National Drinking Water Week

What you should know about drinking water (but probably don't)


The City of Oklahoma City is joining municipal water utilities across the country to recognize May 1-7 as this year’s National Drinking Water Week.

With a theme of #ThereWhenYouNeedIt, Drinking Water Week highlights the many ways water utilities deliver clean, treated drinking water to help ensure public health and the environment, support public safety and enable economic prosperity. Drinking Water Week is organized by the American Water Works Association.

“Clean, safe drinking water is essential to a thriving economy,” said City Manager Craig Freeman. “Oklahoma City is incredibly fortunate to have a water utility that is not only reliable but focused on ensuring that our water needs continue to be met for generations to come.”

The Oklahoma City Utilities Department serves more than 1.4 million people in Central Oklahoma with drinking water supplied from seven water reservoirs located along a 250-mile span from the northwest to southeast portions of the state, including Lake Stanley Draper, Lake Hefner and Lake Overholser. It also manages more than 4,000 miles of water line and operates two water treatment plants.

Drinking Water Training | US EPA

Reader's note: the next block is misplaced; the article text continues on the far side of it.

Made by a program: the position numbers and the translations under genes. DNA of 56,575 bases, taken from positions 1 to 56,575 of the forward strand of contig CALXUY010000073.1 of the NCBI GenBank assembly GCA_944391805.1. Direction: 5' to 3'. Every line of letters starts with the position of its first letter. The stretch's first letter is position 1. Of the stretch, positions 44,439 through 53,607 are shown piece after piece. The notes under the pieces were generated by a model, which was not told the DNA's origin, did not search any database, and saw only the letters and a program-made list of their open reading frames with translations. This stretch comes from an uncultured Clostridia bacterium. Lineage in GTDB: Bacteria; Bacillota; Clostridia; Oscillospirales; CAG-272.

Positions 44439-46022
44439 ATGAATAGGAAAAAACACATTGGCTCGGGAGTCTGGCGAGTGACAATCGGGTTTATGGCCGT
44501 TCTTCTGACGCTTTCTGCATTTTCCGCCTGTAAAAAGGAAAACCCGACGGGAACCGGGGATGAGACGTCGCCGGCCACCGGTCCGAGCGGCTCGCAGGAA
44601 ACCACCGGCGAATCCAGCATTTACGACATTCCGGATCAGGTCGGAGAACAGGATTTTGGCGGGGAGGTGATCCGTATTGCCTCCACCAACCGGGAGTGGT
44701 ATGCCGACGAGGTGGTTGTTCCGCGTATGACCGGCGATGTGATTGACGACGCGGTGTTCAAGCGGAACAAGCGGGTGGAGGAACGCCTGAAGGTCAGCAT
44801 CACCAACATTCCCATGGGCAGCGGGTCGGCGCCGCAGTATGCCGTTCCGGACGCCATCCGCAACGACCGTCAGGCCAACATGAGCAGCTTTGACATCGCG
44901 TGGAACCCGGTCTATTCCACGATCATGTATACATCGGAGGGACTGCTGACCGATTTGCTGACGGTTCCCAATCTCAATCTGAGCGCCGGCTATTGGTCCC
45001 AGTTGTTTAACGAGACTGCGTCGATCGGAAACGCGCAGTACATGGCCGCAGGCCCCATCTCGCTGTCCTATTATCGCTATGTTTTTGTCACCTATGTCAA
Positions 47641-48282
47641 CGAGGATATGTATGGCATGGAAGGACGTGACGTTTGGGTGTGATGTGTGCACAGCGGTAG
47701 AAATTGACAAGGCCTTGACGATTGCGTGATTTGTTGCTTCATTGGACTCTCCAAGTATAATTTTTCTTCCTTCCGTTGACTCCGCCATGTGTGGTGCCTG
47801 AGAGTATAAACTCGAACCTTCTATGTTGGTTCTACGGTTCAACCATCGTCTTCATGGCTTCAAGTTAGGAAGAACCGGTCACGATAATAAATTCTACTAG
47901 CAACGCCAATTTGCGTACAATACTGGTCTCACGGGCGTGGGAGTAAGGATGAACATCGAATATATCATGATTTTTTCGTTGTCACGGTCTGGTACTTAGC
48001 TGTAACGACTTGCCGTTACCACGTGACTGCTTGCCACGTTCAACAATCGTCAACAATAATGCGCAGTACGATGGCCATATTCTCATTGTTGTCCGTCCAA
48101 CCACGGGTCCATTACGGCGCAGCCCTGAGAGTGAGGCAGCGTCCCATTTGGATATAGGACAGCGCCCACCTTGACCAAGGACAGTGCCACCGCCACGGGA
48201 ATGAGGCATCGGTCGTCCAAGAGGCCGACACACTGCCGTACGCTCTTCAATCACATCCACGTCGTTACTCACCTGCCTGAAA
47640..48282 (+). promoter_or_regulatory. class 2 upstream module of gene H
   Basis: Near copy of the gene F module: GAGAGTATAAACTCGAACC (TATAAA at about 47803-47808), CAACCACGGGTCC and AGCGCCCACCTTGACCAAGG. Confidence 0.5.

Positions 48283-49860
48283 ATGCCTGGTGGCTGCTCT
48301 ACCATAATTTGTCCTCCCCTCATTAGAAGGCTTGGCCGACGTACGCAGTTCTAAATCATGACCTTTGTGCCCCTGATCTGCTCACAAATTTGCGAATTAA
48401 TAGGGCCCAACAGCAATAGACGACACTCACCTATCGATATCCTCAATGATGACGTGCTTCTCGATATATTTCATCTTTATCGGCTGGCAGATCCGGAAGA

“Our employees are extremely proud to play a vital role in the sustainability of our community,” said Utilities Director Chris Browning. “Central Oklahoma residents can rely upon Oklahoma City’s drinking water that has received numerous awards for its quality and taste.”

Currently, the Utilities Department is working toward completion of a five-year, $1.7 billion capital improvement plan primarily focusing upon long-term water supply, system resiliency, and system reliability. Projects include a new system to connect the Hefner and Draper water treatment plants, facility improvement, aged water line replacement, and the construction of the 100-mile second Atoka pipeline that will bring all the City’s permitted water supply from southeast Oklahoma to Oklahoma City.

“For more than 100 years, Oklahoma City leaders have taken bold steps to fortify our water supply, especially during periods of prolonged drought,” Browning said. “When residents turn on their faucets in their homes or businesses, they expect reliable service from us, and we aim to continue delivering on that promise.”

Source: press release